AN Appeal to Reason: A Cool Look at Global Warming [NOOK Book]

Overview

"Clear, analytical and compelling." -The Economist

In this well-informed and hard-hitting response to the scaremongering of the climate alarmists, Nigel Lawson, former Secretary of State for Energy under Margaret Thatcher, argues that it is time for us to take a cool look at global warming. Lawson carefully and succinctly examines all aspects of the global warming issue: the science, the economics, the politics, and the ethics. He concludes ...
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AN Appeal to Reason: A Cool Look at Global Warming

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Overview

"Clear, analytical and compelling." -The Economist

In this well-informed and hard-hitting response to the scaremongering of the climate alarmists, Nigel Lawson, former Secretary of State for Energy under Margaret Thatcher, argues that it is time for us to take a cool look at global warming. Lawson carefully and succinctly examines all aspects of the global warming issue: the science, the economics, the politics, and the ethics. He concludes that the conventional wisdom on the subject is suspect on a number of grounds, that global warming is not the devastating threat to the planet it is widely alleged to be, and that the remedy that is currently being proposed, which is in any event politically unattainable, would be worse that the threat it is supposed to avert. Argued with logic, common sense, and even wit, and thoroughly sourced and referenced, Lawson has written a long overdue corrective to the barrage of spin and hype to which the politicians and media have been subjecting the public on this important issue.



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Editorial Reviews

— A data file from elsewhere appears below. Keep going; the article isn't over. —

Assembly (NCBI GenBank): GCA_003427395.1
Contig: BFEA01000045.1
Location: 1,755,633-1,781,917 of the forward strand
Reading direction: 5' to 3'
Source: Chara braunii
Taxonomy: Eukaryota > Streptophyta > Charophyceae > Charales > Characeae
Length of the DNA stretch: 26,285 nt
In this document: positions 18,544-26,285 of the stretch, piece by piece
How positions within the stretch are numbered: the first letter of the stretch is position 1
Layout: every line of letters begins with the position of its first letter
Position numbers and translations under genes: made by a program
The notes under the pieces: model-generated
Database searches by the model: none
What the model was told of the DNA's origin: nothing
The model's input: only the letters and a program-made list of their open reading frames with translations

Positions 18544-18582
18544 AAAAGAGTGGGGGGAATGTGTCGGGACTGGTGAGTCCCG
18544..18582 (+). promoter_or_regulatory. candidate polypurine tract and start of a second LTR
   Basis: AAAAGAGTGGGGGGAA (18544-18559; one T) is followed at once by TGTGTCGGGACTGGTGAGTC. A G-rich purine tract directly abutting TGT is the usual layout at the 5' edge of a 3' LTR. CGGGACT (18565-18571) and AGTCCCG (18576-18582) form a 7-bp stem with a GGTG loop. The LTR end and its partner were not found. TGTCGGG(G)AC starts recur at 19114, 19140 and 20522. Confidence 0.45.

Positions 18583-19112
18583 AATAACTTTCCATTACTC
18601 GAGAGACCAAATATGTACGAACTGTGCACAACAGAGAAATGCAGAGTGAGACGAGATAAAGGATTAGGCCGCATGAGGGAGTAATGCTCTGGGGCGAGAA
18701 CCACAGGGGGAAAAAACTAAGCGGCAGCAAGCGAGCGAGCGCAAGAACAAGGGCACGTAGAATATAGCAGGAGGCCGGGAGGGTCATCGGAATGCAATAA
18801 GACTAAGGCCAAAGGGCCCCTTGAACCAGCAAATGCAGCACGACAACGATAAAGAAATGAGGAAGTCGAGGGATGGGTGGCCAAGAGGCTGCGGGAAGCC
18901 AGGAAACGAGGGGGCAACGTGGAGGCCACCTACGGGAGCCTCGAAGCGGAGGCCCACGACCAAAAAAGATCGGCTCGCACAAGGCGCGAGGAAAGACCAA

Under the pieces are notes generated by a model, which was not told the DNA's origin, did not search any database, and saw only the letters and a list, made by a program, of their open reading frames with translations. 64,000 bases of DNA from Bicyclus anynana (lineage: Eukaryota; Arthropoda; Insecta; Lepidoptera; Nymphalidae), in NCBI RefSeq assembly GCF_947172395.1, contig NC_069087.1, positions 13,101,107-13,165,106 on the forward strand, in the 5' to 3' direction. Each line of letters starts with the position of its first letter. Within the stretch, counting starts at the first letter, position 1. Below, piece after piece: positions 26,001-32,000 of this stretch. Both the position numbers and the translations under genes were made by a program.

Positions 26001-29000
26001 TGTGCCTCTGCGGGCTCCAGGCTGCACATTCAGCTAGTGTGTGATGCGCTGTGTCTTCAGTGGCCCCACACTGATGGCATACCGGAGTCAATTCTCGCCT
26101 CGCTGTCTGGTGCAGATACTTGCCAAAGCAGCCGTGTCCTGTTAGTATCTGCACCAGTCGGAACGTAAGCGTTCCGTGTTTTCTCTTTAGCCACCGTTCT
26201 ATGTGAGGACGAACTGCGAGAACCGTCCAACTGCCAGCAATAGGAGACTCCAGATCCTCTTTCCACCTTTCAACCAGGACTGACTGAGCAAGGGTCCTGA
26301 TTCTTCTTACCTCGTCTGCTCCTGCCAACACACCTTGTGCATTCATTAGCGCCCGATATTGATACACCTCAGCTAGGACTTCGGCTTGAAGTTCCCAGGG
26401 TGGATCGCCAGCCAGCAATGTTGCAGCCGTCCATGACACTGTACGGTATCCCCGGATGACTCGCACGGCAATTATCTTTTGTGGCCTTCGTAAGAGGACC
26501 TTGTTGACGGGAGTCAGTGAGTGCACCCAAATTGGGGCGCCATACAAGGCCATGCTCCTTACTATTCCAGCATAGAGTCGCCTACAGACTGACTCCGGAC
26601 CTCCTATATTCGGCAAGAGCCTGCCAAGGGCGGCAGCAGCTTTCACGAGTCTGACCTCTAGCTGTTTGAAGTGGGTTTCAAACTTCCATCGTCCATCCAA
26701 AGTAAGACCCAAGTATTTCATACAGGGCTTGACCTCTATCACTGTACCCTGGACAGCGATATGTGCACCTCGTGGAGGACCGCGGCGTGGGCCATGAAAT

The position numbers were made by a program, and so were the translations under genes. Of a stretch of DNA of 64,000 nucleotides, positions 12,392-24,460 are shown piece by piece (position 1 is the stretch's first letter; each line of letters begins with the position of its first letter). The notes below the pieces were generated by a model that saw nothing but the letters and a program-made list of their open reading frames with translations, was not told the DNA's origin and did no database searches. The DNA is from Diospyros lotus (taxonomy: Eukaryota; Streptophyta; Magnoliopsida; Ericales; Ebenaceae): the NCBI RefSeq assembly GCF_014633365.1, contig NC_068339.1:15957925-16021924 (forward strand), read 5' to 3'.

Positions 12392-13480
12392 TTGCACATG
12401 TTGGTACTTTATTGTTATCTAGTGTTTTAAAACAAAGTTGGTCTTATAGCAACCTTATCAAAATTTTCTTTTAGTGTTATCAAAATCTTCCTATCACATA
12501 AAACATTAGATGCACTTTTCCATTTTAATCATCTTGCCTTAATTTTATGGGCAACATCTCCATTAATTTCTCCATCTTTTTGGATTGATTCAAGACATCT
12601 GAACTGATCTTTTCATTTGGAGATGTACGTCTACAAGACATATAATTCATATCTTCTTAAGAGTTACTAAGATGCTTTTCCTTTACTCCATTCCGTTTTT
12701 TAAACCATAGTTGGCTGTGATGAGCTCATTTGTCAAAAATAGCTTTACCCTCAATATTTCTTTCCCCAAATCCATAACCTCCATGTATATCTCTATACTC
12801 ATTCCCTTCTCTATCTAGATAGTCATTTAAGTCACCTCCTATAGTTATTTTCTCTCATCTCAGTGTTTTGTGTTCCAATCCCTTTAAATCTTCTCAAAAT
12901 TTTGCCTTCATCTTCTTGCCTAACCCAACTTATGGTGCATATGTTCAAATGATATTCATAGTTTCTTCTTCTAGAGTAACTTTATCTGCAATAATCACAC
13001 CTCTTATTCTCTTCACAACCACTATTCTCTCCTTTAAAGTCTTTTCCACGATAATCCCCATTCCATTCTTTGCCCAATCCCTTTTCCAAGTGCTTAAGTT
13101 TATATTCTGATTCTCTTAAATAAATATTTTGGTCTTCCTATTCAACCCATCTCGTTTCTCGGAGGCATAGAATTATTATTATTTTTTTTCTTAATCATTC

Publishers Weekly

Former British energy secretary and chancellor of the exchequer Lawson succinctly lambastes global warming "hysteria" in this slim book. To Lawson, "save the planet" is "the most ludicrous slogan ever coined"; Al Gore's "tendentious" documentary, An Inconvenient Truth, is a fanciful "cherry-picking of phenomena illustrating a predetermined alarmist narrative;" and the "new religion" of environmentalism "contains a grain of truth-and a mountain of nonsense." Lawson's tone is occasionally shrill, but his insights are keen and refreshingly iconoclastic. He argues that "green protectionism," the movement to restrict importing produce because of the incurred "food miles," damages the global economy more than global warming ever could, and "the would-be saviours of the planet are, in practice, the enemies of poverty reduction in the developing world." Lawson reserves his deepest contempt for the U.N.'s Intergovernmental Panel on Climate Change, co-winner with Gore of the 2007 Nobel Peace Prize, which he dubs an unethical, politically correct pressure group whose most recent report misrepresents the reality of man-made greenhouse gas emissions and fails to embrace the potential of humans to adapt to climate change. The conservative (and Conservative) author's contrarian synthesis of political thinking and economic analysis is notably well argued and well written-and sure to raise the hackles of those on the other side of the issue. (May)

Copyright © Reed Business Information, a division of Reed Elsevier Inc. All rights reserved.
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Product Details

  • ISBN-13: 9781590205266
  • Publisher: Overlook
  • Publication date: 12/29/2009
  • Sold by: Penguin Group
  • Format: eBook
  • Pages: 160
  • Sales rank: 1,060,351
  • File size: 221 KB

Meet the Author

Nigel Lawson, Lord Lawson of Blaby, after a number of years in journalism, became a Conservative MP in 1974. He served in the Thatcher administration between 1979 and 1989. He is a member of the Lords' Select Committee on Economic Affairs, which in 2005 produced a substantial report on the economics of climate change. He is past President of the British Institute of Energy Economics. He lives in London and France.
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Table of Contents

Ch. 1 The Science - and the History 5

Ch. 2 The Next Hundred Years: How Warm? How Bad? 23

Ch. 3 The Importance of Adaptation 39

Ch. 4 Apocalypse and Armageddon 47

Ch. 5 A Global Agreement? 54

Ch. 6 The Cost of Mitigation 65

Ch. 7 Discounting the Future: Ethics, Risk and Uncertainty 82

Ch. 8 Summary and Conclusion: A Convenient Religion 91

Notes 107

Bibliography 129

Index 141

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